Signet’s Piercing Pagoda Rebrands, Expands From Kiosks to Stores
(Bloomberg) -- Piercing Pagoda, the jewelry chain with kiosks in hundreds of mall hallways across the U.S., sees a lot more stores with four walls and a door in its future.
As part of a broad repositioning, the Signet Jewelers Ltd. unit will begin opening more enclosed locations in malls, outfitted with piercing lounges. The chain’s name is changing to Banter by Piercing Pagoda, and it will roll out facial and nose piercings to more of its shops. It’s rolling out a new website that lets people book appointments and will eventually have the capability to do virtual try-ons.
Executives are bidding to win over new customers who are willing to linger longer while shopping. Although it accounts for just 6% of Signet’s overall sales, more growth for the piercing chain could help its parent reach a companywide target of $9 billion in annual revenue in the coming years.
Signet will open as many as 100 new Banter locations in malls this year, with roughly half of those being enclosed stores, according to Kecia Caffie, president of Banter by Piercing Pagoda. Going beyond the kiosk model gives consumers who want to get pierced more privacy than a mall hallway does, she said.
“Ultimately we want Banter by Piercing Pagoda to be a place where they can come and have an experience,” Caffie said in an interview. “We are able to retain a name that our current customers know and trust while also evolving the brand with Banter to attract new customers.”
The moves are part of Signet’s broader turnaround strategy under Chief Executive Officer Gina Drosos. The company, which also owns mall stalwarts Kay Jewelers, Jared and Zales, is ramping up its e-commerce capabilities and repositioning where its stores are located. Last year Signet closed about 400 locations, and it expects to close 100 more in 2021. Its largest chain, Kay, is headed to more off-mall spots.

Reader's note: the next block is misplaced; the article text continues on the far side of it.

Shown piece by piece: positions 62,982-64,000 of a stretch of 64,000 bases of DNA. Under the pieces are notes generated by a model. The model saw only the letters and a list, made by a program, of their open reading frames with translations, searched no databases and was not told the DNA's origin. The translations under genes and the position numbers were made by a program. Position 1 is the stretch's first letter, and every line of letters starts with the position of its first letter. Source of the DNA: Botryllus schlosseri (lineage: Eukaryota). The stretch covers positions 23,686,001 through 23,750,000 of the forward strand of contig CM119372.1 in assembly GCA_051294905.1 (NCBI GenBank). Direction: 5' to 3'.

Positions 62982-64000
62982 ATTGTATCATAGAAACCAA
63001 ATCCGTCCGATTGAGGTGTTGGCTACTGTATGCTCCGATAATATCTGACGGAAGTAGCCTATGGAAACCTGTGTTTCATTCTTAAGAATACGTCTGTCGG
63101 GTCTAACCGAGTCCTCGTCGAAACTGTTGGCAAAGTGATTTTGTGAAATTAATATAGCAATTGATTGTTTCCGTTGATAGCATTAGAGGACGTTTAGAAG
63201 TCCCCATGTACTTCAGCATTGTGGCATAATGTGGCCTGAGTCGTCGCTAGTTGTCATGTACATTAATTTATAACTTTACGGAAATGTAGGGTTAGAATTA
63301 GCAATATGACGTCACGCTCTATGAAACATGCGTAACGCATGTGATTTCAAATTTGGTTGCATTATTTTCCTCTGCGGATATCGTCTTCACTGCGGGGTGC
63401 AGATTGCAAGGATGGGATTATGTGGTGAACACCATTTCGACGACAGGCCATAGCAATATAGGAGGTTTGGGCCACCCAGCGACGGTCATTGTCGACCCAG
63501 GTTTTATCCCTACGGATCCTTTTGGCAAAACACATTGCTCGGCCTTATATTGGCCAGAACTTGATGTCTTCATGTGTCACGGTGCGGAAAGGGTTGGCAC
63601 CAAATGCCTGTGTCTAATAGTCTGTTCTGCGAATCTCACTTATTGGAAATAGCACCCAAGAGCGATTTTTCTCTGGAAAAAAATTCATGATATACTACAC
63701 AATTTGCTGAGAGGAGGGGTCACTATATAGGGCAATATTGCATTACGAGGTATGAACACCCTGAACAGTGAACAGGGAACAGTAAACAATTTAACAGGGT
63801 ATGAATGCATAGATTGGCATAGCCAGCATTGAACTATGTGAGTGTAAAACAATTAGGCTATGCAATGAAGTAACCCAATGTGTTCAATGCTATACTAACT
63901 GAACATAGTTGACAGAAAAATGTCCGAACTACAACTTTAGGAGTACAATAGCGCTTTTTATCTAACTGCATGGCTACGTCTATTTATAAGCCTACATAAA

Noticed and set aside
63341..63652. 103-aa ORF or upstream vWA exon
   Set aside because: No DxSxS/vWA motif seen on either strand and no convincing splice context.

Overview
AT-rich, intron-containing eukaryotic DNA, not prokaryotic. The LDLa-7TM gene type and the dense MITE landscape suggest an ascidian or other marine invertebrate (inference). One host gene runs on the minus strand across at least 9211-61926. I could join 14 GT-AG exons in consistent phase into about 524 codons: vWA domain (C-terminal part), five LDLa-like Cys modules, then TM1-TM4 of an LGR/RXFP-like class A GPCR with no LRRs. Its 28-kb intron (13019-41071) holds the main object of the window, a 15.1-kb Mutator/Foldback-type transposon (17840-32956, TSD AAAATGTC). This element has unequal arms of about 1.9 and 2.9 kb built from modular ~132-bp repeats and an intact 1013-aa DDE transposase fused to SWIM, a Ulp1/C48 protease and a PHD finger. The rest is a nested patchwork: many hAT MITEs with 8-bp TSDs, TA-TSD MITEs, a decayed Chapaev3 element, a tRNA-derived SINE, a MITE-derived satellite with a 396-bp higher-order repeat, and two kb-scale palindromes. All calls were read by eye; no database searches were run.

Banter, which caters to Gen Z and millennial customers with less-expensive jewelry like charms and earrings, will stay in regional malls. About 135 of its more than 500 current locations are on track to bring in $1 million in sales each, and the brand recorded its sixth consecutive year of positive same-store sales, a key retail metric.
It’s contending, however, with the broader trend of malls losing relevance. When the company opened its first mall kiosk a half-century ago, malls were central to many Americans’ shopping experience. In the past year and a half, with the pandemic, consumers have grown even more comfortable shopping online for a range of items. This poses a hurdle for Banter as it diversifies its store format within these shopping centers, according to David Silverman, a retail analyst at Fitch Ratings Inc.
“We’ve essentially seen a secular trend of people not spending a lot of time in malls,” Silverman said. “That will continue to be a challenge for a company like Piercing Pagoda that relies on a significant amount of walk-by traffic.”
Although piercing is a physical transaction that can’t be done online, improving the brand’s web presence remains critical to its growth. In April, Signet said it expects a third of its $9 billion revenue target to come from e-commerce. Banter currently lags behind other Signet brands in e-commerce penetration, Caffie said.
The updated website seeks to attract young customers by being more mobile-friendly and allowing shoppers to chat with virtual stylists.
“We know that today people shop lots of different ways and they interact with the banners in various ways,” Caffie said. “So having a very strong e-commerce presence is important.”
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